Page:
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12b-1 Fees

12b-1 fees are annual distribution fees related to mutual funds. They are an operational expense, and they’re usually a part of a fund’s expense ratio. In this guide, you’ll find not only an in-depth explanation of 12b-1 fees, but also ways that you may be able to keep your fees low. If you have more questions about mutual funds or the charges associated with them, consider meeting with a financial advisor in your area.

What Are 12b-1 Fees?

Mutual fund investors pay 12b-1 fees to cover the marketing, promotion and service expenses of  their investments. The idea is that this money is used both to attract new investors to a particular fund and to compensate the professionals doing the sales work.

These fees incorporate revenue-sharing principles where fund managers use a client’s assets under management (AUM) to pay service providers. The marketing and distribution fee is a commission investors pay to financial advisors and brokers, while the service fee clients pay to investment managers who provide advice and customer service.

Why Do You Have to Pay 12b-1 Fees?

During the 1970s, there was a period where a significant number of investors were withdrawing from mutual funds, and fund managers were looking for a way to attract new investors. Because the success of mutual funds depends on having significant assets that clients invest within them, fund managers wanted to come up with a way to protect existing investors and avoid selling assets at lower prices. Thus, 12b-1 marketing fees were born via the creation of a new SEC law in 1980.

Mutual funds justify charging current investors to attract new investors by stipulating that running a these investments has inherent underlying fixed costs. Supporters, in turn, believe that the more investors there are, the more account custodians can spread those fees out. This could theoretically drag down the average price for each individual investor. In reality, however, these fees tend to incentivize brokers to sell certain mutual funds. This practice isn’t necessarily positive for investors either, as funds with higher AUMs are more expensive to run.

Average Cost of 12b-1 Fees

12b-1 Fees

The 12b-1 fee is divvied up into two distinct charges: a distribution/marketing fee and a service fee. 12b-1 fees are capped at 1% annually, with distribution/marketing fees and service fees limited to 0.75% and 0.25%, respectively.

This affects the various types of mutual funds in different ways. “A share” mutual fund investors pay a separate upfront sales and marketing commission, so they are typically only face the service fee portion of the 12b-1 fee. Inversely, “C share” mutual fund investors pay both the distribution/marketing fee and the service fee to compensate their fund managers.

The actual cost may be more than you think, though. Studies show that 12b-1 fees increase the expense ratio rather than lessening costs over time. Despite the justification that has long been provided for the fee, charges don’t seem to change at all just because more people invest in the mutual fund.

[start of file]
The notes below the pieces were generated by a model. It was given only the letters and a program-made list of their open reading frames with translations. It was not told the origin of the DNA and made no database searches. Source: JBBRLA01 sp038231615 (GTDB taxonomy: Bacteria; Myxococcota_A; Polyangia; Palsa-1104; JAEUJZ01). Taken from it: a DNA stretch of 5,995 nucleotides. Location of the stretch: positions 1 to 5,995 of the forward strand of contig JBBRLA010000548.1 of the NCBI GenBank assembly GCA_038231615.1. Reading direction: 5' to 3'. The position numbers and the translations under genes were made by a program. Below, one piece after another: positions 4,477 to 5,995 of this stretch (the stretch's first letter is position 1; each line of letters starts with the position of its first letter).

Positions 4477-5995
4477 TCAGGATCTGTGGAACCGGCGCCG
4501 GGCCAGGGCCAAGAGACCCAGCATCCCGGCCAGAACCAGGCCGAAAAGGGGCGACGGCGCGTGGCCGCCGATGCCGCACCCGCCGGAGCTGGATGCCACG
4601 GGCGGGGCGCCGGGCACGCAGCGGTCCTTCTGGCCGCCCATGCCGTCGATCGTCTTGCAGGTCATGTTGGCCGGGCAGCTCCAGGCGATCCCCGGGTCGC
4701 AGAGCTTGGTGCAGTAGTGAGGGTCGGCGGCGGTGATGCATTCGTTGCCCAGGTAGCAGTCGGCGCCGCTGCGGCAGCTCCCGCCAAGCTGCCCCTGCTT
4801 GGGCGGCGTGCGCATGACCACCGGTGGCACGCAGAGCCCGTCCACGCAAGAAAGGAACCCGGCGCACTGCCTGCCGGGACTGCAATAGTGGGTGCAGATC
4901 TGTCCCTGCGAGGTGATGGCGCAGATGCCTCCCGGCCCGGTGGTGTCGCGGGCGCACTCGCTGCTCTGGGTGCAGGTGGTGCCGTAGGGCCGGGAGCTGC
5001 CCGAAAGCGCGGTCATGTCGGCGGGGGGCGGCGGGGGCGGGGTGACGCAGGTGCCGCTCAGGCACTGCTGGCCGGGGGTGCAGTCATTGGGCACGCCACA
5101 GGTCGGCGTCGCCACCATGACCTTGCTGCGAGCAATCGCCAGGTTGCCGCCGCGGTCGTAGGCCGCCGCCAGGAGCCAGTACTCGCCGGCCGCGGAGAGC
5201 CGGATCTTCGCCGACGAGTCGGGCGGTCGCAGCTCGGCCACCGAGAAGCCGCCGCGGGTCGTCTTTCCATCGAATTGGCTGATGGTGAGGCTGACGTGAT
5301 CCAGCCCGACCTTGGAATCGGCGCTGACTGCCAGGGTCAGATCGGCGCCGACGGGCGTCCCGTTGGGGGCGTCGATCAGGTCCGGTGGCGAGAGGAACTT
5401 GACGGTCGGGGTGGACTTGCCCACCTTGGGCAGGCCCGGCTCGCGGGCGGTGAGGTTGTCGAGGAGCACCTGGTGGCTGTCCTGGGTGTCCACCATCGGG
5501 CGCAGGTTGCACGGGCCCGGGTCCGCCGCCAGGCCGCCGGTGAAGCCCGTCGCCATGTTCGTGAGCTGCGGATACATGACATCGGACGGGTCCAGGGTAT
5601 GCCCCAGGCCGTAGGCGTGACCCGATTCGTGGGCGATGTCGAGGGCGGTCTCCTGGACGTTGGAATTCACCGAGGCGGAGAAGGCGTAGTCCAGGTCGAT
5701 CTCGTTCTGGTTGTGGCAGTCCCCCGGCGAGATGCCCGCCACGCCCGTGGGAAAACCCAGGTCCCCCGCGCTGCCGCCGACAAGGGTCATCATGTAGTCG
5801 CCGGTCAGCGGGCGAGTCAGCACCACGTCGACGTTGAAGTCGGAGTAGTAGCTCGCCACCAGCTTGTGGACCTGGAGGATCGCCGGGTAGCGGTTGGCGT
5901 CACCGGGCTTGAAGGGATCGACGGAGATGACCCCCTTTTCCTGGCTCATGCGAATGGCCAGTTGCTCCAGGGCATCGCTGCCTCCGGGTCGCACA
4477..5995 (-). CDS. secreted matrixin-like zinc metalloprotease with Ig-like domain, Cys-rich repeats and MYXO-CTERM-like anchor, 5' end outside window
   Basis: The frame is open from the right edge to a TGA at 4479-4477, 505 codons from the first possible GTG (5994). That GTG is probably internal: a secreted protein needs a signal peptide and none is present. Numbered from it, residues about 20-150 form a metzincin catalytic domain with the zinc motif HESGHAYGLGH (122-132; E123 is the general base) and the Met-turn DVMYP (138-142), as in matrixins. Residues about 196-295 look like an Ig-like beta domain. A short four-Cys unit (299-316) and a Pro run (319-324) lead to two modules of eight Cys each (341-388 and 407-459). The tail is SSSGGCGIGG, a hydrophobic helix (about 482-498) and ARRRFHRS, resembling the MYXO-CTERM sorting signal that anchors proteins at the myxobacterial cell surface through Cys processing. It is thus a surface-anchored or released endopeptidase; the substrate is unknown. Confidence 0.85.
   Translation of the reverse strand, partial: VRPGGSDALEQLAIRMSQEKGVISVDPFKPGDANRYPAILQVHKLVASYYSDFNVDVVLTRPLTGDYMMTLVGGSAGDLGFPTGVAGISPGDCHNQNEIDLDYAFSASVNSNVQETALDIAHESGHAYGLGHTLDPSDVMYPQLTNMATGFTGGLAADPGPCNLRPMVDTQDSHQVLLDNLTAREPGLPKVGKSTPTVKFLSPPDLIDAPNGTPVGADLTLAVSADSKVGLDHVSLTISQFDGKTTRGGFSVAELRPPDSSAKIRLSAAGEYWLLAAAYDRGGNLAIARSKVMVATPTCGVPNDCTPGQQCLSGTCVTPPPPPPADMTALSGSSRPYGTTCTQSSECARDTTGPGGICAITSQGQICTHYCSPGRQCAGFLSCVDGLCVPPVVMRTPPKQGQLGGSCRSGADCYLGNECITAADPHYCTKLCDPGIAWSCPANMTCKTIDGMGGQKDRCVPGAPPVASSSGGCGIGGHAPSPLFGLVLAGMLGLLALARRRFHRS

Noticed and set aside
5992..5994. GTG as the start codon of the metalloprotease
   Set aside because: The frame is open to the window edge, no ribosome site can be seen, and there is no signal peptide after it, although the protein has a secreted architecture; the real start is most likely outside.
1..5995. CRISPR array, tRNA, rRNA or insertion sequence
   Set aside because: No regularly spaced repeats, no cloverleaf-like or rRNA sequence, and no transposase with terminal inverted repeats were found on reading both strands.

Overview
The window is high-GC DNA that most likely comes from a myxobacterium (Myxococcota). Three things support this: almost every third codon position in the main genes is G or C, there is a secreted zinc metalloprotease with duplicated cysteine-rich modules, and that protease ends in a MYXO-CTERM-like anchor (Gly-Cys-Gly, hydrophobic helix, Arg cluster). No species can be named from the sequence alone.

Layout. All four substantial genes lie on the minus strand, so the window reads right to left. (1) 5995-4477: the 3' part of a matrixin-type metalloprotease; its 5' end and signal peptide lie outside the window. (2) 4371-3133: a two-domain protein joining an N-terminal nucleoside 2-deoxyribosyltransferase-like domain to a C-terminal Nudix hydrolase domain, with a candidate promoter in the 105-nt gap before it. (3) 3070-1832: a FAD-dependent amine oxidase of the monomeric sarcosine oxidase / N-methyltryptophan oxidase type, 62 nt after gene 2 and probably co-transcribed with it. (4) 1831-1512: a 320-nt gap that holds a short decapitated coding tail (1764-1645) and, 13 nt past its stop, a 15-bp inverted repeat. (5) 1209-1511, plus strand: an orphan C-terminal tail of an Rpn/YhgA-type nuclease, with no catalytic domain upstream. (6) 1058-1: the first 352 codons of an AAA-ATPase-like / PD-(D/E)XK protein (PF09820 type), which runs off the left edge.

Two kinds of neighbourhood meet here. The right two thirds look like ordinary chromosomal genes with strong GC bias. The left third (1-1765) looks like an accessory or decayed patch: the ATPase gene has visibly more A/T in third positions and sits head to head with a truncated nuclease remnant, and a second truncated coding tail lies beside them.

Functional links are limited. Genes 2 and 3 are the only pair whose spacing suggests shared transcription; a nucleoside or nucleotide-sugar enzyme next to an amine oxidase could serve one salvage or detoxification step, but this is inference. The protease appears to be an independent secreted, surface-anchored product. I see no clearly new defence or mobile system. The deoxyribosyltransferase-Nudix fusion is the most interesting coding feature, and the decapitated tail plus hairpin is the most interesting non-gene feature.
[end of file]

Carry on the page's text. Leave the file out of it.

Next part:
Furthermore, even marginally higher expenses can drastically cut into a fund’s long-term performance. For example, a 1% fee changes your growth percentage from 10% to 9%. This can quietly eat away thousands of dollars of potential earnings in the process. Consider the following table:

How 12b-1 Fees Affect Investments
$10,000 Invested for… Ending Balance at 10% Growth Ending Balance at 9% Growth Difference in Investment Return
10 years $25,937 $23,673 $2,264
20 years $67,275 $56,042 $11,233
30 years $174,494 $132,672 $41,822

How to Avoid 12b-1 Fees

Fortunately, not all mutual funds charge 12b-1 fees. Many broad-market index funds are  low-cost, with annual fees under 0.25%. A growing number of investors are managing their own investments by using websites like Vanguard. This cuts out fund managers and, consequently, fees like the 12b-1.

When researching mutual funds, look for funds with low overall expense ratios. To determine whether the fund charges 12b-1 fees, you’ll have to dig into the mutual fund’s prospectus. Under the shareholder fees section, it will say how much the fund charges for marketing and distribution or account services. This ever-important paperwork is available for review even if you’ve yet to invest in the fund.

You may also want to consider investing in an exchange-traded fund (ETF) or a passively managed mutual fund. Each of these investments track stocks in a particular index, whereas securities are under the maintenance of a manager. Both ETFs and passively managed mutual funds have low expense ratios because of the lack of a manager.

Tips for Building a Strong Investment Portfolio

12b-1 Fees

  • Diversification is one of the premier strategies you can use to create reliable growth from an investment portfolio. This principle dictates that investors should spread their assets across as many different investment types and areas of the market as possible. By doing this, you’re insuring your money in case of a market collapse.
  • Don’t be too proud to take the advice of a professional. The SmartAsset financial advisor matching tool aims to make it easy to help you find an advisor that can help with your personal needs. Answer the personal finance questions within the tool, and we’ll pair you with as many as three nearby advisors.

Photo credit: ©iStock.com/NicoElNino, ©iStock.com/a-wrangler, ©iStock.com/shapecharge

Danielle Klimashousky Danielle Klimashousky is a freelance writer who covers a variety of personal finance topics for SmartAsset. She is an expert on topics including credit cards and home buying. Danielle has a BA in English from Wesleyan University.
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